When he made that comment that there’s been no review of the $60 billion the Govt spends for ten years, the Laobur Ministers cracked up – their jobs are about trying to get more for less, they want to be able to deliver more public services cheaper, not have embarrassing stories of waste or waiting lists, and be able to free money for popular tax cuts. They’re all about trying to cut waste – to think Key can come in and magically do better is dreaming.

  12. RedLogix 12

    Even the rather blue rinse Kathryn Ryan got peeved with JK just a few moments ago, saying “how do we assess your credibility” when Key refused to explain the gap between the $0.5b of cuts he could identify, and the fact that he was promising tax cuts costing MUCH more than the $2.5b Labour have committed to.

    Repeatedly he stated “we will not borrow for tax cuts”, but then went on to say that he would “increase borrowing for infrastructure”… an absurd evasion. Ryan challenged him on this three times, “but you only have one Budget and the numbers all have to add up”, and three times Key just waffled with how complex govt was and by how re-jigging “priorities” he was certain that huge savings could be made.

    In the end Ryan just blew him off, letting the news run over him.

  13. Stephen 13

    A whole generation will be using Simpsons references for a while now, which is good, cos I haven’t had that much Monty Python exposure.

    Steve, their job should of course *always* be to get more for less, but I have never been sure about the incentive to do so, especially when ‘bracket creep’ was providing the government with more tax dollars every year (yes, they spent money on programs). Do you have a view on the Rudd government commanding the public service to make savings of 5%?

    Redlogix, Key said on Breakfast this morning that capping public servant numbers would save a lot of money, but that would very much have to be over the long-term, and would not make a difference if it took effect next year, thats for sure.

  14. gobsmacked 14

    RedLogix

    That was quite a revealing interview, and I recommend people listen when it comes up on the Radio NZ website.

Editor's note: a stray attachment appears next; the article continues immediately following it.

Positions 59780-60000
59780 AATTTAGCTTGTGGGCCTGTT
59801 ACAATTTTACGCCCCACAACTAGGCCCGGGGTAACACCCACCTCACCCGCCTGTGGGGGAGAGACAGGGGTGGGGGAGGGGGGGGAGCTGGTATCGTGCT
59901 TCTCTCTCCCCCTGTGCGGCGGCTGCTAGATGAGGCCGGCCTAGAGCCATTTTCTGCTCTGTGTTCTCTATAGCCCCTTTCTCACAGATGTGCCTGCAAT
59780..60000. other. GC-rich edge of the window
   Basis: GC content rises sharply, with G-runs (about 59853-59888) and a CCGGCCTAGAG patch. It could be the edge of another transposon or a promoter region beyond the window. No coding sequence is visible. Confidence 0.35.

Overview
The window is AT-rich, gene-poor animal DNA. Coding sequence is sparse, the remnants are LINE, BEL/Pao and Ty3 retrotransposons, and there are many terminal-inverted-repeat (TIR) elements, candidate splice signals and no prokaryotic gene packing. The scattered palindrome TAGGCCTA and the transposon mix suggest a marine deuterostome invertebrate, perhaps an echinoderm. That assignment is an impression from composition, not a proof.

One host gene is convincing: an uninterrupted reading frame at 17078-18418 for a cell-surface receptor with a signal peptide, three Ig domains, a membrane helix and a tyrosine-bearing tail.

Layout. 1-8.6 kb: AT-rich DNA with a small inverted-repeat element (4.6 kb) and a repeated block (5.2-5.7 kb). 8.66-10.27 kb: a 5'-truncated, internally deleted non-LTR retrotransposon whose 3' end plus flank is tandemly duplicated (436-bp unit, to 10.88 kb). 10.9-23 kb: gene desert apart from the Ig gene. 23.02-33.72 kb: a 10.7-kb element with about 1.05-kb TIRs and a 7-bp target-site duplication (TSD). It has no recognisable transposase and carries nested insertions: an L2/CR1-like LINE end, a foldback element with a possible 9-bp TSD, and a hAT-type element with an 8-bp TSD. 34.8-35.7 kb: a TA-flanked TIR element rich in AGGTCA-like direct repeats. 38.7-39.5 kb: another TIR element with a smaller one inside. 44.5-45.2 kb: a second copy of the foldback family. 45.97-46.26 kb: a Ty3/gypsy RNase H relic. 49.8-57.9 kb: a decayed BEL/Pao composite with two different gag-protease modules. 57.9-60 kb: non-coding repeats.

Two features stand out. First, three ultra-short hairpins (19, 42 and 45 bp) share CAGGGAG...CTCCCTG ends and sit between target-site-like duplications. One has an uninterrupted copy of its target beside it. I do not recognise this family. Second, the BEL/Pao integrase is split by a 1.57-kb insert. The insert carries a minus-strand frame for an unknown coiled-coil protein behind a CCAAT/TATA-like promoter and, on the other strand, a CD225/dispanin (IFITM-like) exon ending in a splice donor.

National’s basic problem (not just for winning an election, but for governing) is that they need a Skyhawk … well, not literally, but their equivalent of Labour coming into office in 1999 and cancelling a big ticket spending item. You get attacked for it, but you have to accept that if you’re going to have credibility. Promising to keep everything that costs money (except that embassy in Sweden!) is just storing up a whole heap of trouble for themselves – not least with their own supporters.

  15. If a Journo said “I think you are as slippery as a snake in wet grass’, to Aunty Helen, you guys would start up a petition to get them fired.

    What a low standard the media has.

  16. Matthew Pilott 16

    Key tried that line on Live last night (and Close-Up I think) – he’s not going to borrow for tax cuts, only infrastructure.

    I’m going to blow all my pay on turps, and then borrow money to pay the bills. This means I’m borrowing to pay for essential serviced, not to get plastered from here to the Horowhenua, right?

    Irish – last night, tax cuts were National’s main, one and only priority. Has he changed his tune overnight?

    I guess the commonplace ceases to be noteworthy but I’d like to know if he’s still at it.

    I also liked the fact that there will be no cuts to the public service, only a cap. Yet Key mentioned ‘natural attrition’ repeatedly last night – that’s certainly a good way to ensure something becomed overworked and inefficient, but what does that matter if your only priority is tax cuts. I don’t care if prison escapes jump 70% or it takes me four months to get a passport!

  17. Stephen 17

    Is there a problem with borrowing for infrastructure i.e. getting future generations to pay too?

  18. Matthew Pilott 18

    Stephen – well yes. Borrowing costs a lot of money. If they’re improvements that are needed now or should have been completed some time ago it’s not good practice to saddle future generations with debt (and the cost of servicing debt) because people aren’t willing to stump up now.